Tuesday, November 15, 2011
Mt. Sentinel Hill Climb, the last laugh of a season.
For the true Montana endurance racer, the season starts on the farm roads of the Speedwagon Classic in Polson, and concludes atop a snowy Mt. Sentinel in November. There’s really very little to prove (except on the ski hill) outside of these stops on the calendar. This race, although fairly short and not the most challenging for those in any sort of condition, is held in high regard by many of Montana’s elite. Perhaps because many of us have fond memories of being a broke collegiate athlete with not a care in the world other than going racing, and enjoy donating to the U of M Triathlon Team. Or more likely, the prospect of being king or queen of the most walked hill in Montana awakens assorted groggy athletes on an otherwise gray and uneventful November morning. Whatever the draw, the Mt. Sentinel Hill Climb is definitely a favorite on the calendar for many.
My crowd, the Mangy Crew, has been suffering their way (you can likely guess the reason for our suffering), up this mountain for years. At this point in the season, there seems to be a dwindling few that are taking any events very seriously. In fact, a missed call on my phone at around 1AM on the morning of the race from this year’s winner is a good indicator of most of our preparation. Regardless, to paraphrase the great cannibal, talent has very little to do with how much blood your heart can pump, but more important is one’s propensity to suffer. At the start line, there seemed to be very few who had intentions of giving a very fit Brendan Halpin any challenge to the top. Even the “Terminator” Adam Jensen, beaten down from a marathon the week prior, seemed to have little hope. Old Man Seeley is always up for a challenge, as well as a few other from the Missoula running community. On the ladies side, the race was up for grabs. UM Tri had sent one of their finest, Katherine Kettering. Local fitness guru Emily Kipp was looking mean, and new girl Jess Culver could have made the cover of the Lululemon catalogue with her hot outfit. Also of note on the ladies side, pro tour princess Sam Schultz didn’t want to hurt his feet or something, so he rode up the hill instead. I myself was desperately trying to reach homeostasis before the start, wandering around the parking lot like a buffoon, and had to reboot the system twice before the gun went off.
Although the hole shot was a terrible weakness of mine this cross season, I had a good one on Saturday. While most racers reluctantly accepted the fact they had to run up a mountain, I blasted the uphill line, shooting into the top ten as my head felt like it was about to explode. After about 50 meters however, an energetic Tri-Jalapeno was setting a caliente pace that no one wanted a taste of. Fast starters Doug Shryock and Owen Gue were noticeably absent from the Sherpa line up front. Seeing as how I lost to both of these cats and Rolling Thunder, I sent word to the engine room that my brain would feel no pain today other than my screaming headache. So from about 3 minutes into the race, I gave the all clear for "past full throttle" I worked my way through some folk who looked increasingly fit with the passing of each runner. Soon we passed the “M”, and with the end of the nasty switchbacks comes an even nastier steady two mile grunt to the summit. A little ways after passing UM Tri’s Johnny Montana, a brief lapse of skill caused a small crash on my part. I was back up and going before losing any spots. I’ve always thought of myself as very skilled at crashing, rarely injuring myself and usually plotting my restart before I’ve even hit the deck. Closer to the top, I was just out of closing distance to Beef Cake Jensen and another runner (later discovered was Caleb Ambrose just in front of me) who I didn’t know but who was also moving along at a good clip. It was tough to keep the legs churning through this no man’s land, behind the top 5 and seemingly well in front of everyone else. However I soon realized due to one loud footstep that a resurgent Owen Gue was closing fast. Owen had a great cross season, beating me easily on three occasions. I had pretty much had enough of his charismatic smile waiting for me at the finish line, so as we approached the bend to the final push, I was pouring coals on the fire like fossil fuels were going out of style. Photographic evidence at the top clearly indicates that I was much more invested in this effort than OG, but sometimes you just gotta blow out the pipes!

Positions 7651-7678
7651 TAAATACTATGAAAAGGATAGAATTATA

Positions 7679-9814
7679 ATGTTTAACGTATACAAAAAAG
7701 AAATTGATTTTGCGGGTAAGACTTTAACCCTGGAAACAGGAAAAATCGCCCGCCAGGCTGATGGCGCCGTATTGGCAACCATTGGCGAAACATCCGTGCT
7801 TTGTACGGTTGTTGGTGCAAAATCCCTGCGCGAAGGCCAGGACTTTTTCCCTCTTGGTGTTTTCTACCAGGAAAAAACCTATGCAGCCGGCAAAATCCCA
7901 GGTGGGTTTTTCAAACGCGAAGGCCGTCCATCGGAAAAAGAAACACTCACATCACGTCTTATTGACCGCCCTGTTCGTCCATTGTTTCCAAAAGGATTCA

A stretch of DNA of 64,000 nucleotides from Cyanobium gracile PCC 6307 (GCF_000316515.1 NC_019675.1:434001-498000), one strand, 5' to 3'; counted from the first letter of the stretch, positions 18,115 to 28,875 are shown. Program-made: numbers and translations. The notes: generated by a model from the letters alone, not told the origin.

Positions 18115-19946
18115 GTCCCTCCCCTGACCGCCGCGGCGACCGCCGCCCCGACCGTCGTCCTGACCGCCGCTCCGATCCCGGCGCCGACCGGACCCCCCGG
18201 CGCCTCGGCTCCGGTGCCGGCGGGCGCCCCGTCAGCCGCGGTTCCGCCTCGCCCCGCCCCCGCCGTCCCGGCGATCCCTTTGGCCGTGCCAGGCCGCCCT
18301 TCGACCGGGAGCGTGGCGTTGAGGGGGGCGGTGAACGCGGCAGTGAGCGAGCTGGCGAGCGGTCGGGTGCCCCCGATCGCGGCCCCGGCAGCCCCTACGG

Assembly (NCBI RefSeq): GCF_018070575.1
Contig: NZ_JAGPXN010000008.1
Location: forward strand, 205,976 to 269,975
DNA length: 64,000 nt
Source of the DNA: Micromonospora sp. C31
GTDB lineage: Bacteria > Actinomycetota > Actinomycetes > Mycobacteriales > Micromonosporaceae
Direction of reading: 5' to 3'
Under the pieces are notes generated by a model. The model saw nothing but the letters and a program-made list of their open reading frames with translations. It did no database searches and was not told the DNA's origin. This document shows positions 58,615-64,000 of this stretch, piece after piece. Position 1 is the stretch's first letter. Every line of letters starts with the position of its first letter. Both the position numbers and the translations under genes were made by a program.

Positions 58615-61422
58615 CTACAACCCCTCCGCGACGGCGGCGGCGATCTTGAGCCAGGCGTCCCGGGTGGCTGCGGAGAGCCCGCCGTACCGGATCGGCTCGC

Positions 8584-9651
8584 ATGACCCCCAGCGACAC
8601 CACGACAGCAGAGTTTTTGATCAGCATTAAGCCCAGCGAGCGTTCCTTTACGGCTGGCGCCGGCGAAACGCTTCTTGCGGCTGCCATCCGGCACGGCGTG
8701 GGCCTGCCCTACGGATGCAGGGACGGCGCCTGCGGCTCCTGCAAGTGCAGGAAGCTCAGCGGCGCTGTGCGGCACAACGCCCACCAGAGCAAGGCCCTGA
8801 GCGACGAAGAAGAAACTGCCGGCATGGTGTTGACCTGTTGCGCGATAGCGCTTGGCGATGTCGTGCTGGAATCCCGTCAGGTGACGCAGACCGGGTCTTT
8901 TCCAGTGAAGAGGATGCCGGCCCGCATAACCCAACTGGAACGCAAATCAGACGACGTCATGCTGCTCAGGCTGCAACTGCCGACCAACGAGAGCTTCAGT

Stumbling back down the hill gave a great perspective on some great battles still unfolding. A few of these I’ll never forget:
-Peter Lambros throwing down a leg breaking attack on Dale “The Whale” Shryock, reminiscent of the debate scene in Old School where James Carville finally replies “I have no response”.
-Katherine Kettering hacking up a lung on her way to a surprising but well deserved women’s victory (schooling an off the wagon Ben Horan in the process).
-Pops Radley powering his way to the top, his enthusiasm about this race is probably responsible for 20% of the field showing up.
-Youngest Seeley, on the trail of tears cuz her older sister dropped her.
All in all, this was my favorite Mt. Sentinel Hill Climb in memory, a great bookend to the best season yet for many Monatana athletes. Thanks to UM Triathlon for putting this on and best of luck to you next season. Huge congrats to Brendan Halpin and Katherine Kettering on their convincing wins, and good luck to Brendan at Ironman Cozumel as he goes beyond the traditional end of the calendar.